Interaction Ritual by Erving Goffman

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Introduction

Erving Goffman (1922-1982) held the position of Benjamin Franklin Professor of Anthropology and Sociology at the University of Pennsylvania. He served as President of the American Sociological Association in the year leading up to his death in 1982. Goffman is considered as the pioneer of the study of face-to-face interaction and has made a substantial contribution to micro-sociology. He is recognised as a major figure in the symbolic interaction perspective. In 2007 he was listed as the sixth most cited author in the humanities and social sciences (The Times Higher Education Guide, 2007).

‘On face-work’ is Goffman’s first essay from his book entitled ‘Interaction Ritual: Essays on Face-to-face Behavior’ which was originally written in 1955. It considers the approaches to human interaction alongside five more essays featured in this book and focuses on the concept of the face. His essay on face-work offers an analytic study which explores interaction as a ritual process. It is instrumental in providing a sound understanding of the definition of face and is a comprehensive insight into basic kinds of face-work.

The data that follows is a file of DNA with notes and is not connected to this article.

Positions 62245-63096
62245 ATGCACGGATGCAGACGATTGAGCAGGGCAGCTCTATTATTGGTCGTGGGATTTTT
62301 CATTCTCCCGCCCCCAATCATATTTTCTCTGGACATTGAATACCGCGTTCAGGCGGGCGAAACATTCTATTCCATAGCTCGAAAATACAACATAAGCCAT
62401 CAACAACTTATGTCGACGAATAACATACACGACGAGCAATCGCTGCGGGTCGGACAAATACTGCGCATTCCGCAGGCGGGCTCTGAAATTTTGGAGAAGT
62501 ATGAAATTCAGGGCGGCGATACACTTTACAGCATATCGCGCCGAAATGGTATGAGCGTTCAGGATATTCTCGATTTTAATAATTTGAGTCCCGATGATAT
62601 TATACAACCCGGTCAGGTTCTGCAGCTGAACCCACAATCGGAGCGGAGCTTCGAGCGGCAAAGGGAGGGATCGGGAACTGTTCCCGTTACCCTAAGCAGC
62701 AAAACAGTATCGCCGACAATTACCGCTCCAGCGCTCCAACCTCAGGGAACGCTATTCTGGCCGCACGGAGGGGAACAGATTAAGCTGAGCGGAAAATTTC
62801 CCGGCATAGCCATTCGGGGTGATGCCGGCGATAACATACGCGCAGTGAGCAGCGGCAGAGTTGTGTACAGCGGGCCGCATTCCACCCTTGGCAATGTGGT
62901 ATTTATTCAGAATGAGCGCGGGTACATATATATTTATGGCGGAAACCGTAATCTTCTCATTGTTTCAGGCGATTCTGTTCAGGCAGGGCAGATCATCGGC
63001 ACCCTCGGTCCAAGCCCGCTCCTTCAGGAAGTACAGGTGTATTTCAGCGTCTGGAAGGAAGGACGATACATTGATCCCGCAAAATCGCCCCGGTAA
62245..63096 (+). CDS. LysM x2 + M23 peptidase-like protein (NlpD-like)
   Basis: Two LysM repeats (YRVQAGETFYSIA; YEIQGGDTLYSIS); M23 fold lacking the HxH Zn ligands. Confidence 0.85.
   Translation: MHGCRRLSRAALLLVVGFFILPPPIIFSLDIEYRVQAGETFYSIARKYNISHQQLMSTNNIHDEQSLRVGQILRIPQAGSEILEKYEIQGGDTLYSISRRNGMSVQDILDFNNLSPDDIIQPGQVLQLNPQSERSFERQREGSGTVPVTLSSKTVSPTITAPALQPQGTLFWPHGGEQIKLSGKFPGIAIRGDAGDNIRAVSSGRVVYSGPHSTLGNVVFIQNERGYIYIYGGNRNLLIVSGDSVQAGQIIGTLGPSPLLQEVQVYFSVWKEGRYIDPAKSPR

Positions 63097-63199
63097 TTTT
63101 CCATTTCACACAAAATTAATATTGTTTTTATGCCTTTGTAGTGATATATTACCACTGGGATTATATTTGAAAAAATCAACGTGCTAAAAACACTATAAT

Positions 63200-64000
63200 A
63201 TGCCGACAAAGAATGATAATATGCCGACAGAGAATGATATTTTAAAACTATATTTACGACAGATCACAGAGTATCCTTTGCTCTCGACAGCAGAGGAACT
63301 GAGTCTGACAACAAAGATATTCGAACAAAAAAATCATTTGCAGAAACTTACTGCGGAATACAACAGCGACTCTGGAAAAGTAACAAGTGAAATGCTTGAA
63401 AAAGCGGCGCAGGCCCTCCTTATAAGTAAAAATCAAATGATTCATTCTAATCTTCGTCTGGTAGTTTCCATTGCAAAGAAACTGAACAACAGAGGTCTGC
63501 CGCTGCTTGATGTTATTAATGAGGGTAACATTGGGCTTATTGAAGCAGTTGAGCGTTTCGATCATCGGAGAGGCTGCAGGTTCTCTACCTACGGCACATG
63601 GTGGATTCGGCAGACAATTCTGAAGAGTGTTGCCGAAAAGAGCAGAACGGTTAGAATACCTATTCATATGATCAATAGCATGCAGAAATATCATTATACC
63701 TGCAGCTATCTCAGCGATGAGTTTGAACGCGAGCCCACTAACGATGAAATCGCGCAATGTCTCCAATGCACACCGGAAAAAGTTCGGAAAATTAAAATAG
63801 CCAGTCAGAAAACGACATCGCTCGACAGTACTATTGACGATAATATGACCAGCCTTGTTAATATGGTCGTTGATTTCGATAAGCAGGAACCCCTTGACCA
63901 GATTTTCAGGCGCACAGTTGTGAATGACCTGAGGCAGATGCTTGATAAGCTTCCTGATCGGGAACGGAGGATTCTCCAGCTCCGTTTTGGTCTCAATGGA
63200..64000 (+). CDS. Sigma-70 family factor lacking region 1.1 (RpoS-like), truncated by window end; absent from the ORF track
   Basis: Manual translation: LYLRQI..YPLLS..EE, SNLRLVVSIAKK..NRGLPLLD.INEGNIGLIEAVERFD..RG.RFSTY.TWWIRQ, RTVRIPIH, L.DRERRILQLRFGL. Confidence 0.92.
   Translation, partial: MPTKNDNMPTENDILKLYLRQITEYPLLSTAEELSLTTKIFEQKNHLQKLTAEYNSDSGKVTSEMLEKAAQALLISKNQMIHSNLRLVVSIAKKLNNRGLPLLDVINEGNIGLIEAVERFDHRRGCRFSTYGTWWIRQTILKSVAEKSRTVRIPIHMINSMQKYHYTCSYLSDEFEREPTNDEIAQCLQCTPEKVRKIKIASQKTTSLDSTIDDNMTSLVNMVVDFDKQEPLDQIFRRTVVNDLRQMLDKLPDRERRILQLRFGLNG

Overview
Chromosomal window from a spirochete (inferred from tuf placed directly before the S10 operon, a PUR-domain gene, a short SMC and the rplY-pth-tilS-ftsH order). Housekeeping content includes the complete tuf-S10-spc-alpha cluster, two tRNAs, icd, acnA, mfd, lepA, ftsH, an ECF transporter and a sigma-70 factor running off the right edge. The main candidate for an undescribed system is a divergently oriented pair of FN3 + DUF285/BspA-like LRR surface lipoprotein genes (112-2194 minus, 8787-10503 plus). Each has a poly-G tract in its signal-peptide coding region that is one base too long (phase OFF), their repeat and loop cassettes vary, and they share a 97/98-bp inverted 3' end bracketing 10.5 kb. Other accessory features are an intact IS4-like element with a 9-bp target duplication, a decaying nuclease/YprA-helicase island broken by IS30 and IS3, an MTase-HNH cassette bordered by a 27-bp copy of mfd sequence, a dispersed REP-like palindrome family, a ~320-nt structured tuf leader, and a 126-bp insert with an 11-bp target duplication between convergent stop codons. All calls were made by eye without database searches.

Some of Goffman’s other works include ‘The Presentation of Self in Everyday Life’, ‘Asylums’, and ‘Stigma’ which are a series of books about social behaviour. They are often referred to as modern classics. The essay on face-work can be considered as an expansion of Goffman’s previous works on interaction and included in this series.

Summary

Goffman refers to his essay on face-work as ‘An Analysis of Ritual Elements in Social Interaction’ (Goffman, p.5). He essentially sets out to prove to the reader that social interaction is a ritual game that we act out and play by the rules. The ...

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